Bolsheviks

Revolutionary Bureaucracy – Solidarity

Revolutionary Bureaucracy – Solidarity

An article from Solidarity for Workers’ Power vol. 7, no. 11 on the nature of the bureaucratisation seen in the Russian Revolution.

Ettore Cinnella - The tragedy of the Russian Revolution: promise and default of the Left Socialist Revolutionaries in 1918.

Left SR leader Maria Spiridonova (center, wearing glasses).

The unpublished minutes of the three congresses held by the Left Socialist Revolutionaries (PLSR) in 1918 are the main source of this article. Its starting point is the crisis the old Socialist Revolutionary Party (PSR) suffered during the fall of 1917 and the rise of the Left SRs.

On leaving Russia

Russian Jewish anarchist Mollie Steimer, who was deported to Russia, on her being deported from Russia by the Bolsheviks for condemning their persecution of revolutionary workers.

The soviets: the Russian workers, peasants and soldiers councils 1905-1921 - Oskar Anweiler

All-Russian assembly of workers' councils, Petrograd 1917

A detailed study of the workers', soldiers' and peasants' councils which sprung up across Russia in the revolutions of 1905 and 1917.

How Lenin led to Stalin - Workers Solidarity Movement

Lenin led to Stalin

Good short account of how the foundations of Stalinist terror were laid by the policies of Lenin and Trotsky in the early days of the Russian Revolution.

The Russian revolution and the international proletariat - Maria Koszutska

Maria Koszutska

This collection of articles, published during August 1918 in the newspaper of the PPS-Left, while clearly supportive of the Bolsheviks, discusses many controversial aspects of their rule: the Treaty of Brest-Litovsk, the peasantry, the terror, as well as the question of democracy. Koszutska encourages the international proletariat to take an active part in the events, and help guide them on the correct path to socialism, rather than remain critics on the outside.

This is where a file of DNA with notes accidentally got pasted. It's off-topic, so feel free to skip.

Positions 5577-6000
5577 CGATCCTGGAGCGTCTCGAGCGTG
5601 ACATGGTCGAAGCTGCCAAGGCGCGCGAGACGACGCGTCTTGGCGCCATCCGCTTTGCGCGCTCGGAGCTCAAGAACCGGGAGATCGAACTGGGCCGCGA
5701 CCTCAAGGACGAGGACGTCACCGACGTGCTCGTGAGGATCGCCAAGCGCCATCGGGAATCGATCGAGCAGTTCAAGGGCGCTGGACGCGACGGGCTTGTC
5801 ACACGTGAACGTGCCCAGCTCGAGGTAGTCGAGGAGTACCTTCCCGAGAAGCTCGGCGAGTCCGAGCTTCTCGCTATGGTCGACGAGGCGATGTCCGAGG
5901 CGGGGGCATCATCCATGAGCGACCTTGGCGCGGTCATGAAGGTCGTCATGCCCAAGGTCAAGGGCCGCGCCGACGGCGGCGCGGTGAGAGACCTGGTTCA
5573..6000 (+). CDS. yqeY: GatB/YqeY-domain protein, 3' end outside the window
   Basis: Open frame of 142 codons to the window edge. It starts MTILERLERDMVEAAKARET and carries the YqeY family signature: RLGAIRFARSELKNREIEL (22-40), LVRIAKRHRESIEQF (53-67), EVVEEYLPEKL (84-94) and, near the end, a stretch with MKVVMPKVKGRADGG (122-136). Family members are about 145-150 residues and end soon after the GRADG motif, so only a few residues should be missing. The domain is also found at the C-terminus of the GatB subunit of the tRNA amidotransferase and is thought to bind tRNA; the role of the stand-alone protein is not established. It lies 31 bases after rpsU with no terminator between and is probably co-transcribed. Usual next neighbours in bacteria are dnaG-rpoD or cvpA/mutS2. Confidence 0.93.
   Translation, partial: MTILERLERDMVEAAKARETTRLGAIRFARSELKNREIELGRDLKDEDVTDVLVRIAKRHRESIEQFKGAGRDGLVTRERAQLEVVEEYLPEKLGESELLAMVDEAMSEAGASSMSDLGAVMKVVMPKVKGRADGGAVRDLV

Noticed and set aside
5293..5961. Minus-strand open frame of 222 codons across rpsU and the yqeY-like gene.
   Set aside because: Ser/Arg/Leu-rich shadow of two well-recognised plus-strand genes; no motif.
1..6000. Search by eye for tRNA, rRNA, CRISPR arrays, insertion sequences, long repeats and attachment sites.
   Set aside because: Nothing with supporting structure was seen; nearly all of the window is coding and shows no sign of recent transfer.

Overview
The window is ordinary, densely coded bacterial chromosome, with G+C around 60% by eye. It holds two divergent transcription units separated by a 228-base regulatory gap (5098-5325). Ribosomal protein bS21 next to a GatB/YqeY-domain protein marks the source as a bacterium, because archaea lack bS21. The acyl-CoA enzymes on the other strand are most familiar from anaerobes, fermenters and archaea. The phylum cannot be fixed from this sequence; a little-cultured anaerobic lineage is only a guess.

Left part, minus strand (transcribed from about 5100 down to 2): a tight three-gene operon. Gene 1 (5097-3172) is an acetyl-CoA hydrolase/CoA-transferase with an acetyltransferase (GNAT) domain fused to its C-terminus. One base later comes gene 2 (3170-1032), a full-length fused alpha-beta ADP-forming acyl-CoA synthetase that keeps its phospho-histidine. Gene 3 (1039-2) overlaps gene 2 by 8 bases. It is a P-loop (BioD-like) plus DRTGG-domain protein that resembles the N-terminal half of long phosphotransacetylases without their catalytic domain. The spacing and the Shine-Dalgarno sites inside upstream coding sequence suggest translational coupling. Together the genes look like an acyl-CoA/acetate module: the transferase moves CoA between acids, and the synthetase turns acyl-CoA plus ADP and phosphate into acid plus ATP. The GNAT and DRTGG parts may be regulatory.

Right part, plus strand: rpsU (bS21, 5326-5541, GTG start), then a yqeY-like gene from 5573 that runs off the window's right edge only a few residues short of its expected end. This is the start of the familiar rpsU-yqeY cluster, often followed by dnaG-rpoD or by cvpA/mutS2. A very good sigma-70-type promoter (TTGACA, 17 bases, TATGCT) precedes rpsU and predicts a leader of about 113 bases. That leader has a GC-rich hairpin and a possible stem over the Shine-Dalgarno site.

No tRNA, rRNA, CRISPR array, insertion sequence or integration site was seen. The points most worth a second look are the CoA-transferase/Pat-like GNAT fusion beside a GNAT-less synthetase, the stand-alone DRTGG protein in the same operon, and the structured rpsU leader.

Socialism in the present day - Alexander Bogdanov

Bogdanov_Lenin_Gorky

In this text from 1911, published in Vpered, Bogdanov outlines his conception of a socialist proletarian culture, providing the theoretical background for the project of Proletkult.

The latest deception - Gabriel Miasnikov

In this essay first published in 1930 in France, the founder of the Workers Group denounces the bureaucracy that he claims seized power in a “coup d’état” in 1920 at the Ninth Congress of the CPSU(b)—its “latest deception” being its fraudulent appeals for “freedom of criticism” and “self-criticism” after a series of revolts by workers and peasants in the early to mid-1920s—and calls for a restoration of proletarian democracy (as exemplified by the Paris Commune) by democratizing the functions exercised by bureaucratic State institutions (production, distribution, oversight) and replacing them with Soviets (“Councils”), cooperatives and trade unions.

Democratic centralism, the Workers Opposition, clandestine opposition movements, the crisis in the party, Kronstadt and the end of the revolutionary period in Russia - Michel Olivier

A short essay on the left opposition in the Bolshevik Party in Russia from 1919 to 1927, focusing mostly on the Democratic Centralists and the Workers Opposition.

On the construction of socialism - Nikolai Osinsky (Valerian V. Obolensky)

In this text first published in the journal of the Bolshevik left communists, The Communist, in April 1918, Osinsky attacks Lenin’s economic policies (which he attributes to Lenin’s erroneous support for the Brest-Litovsk Peace Treaty) from a “left” perspective that champions working class supremacy in the “organization of production” (in the economic councils, etc.), advocates a policy of rigorous nationalization and promotion of “heavy industry” (coal, steel, railroads), and concludes that economic reconstruction cannot be directed towards Russian “self-sufficiency”, but must be oriented towards the goal of the victory of the international proletarian revolution.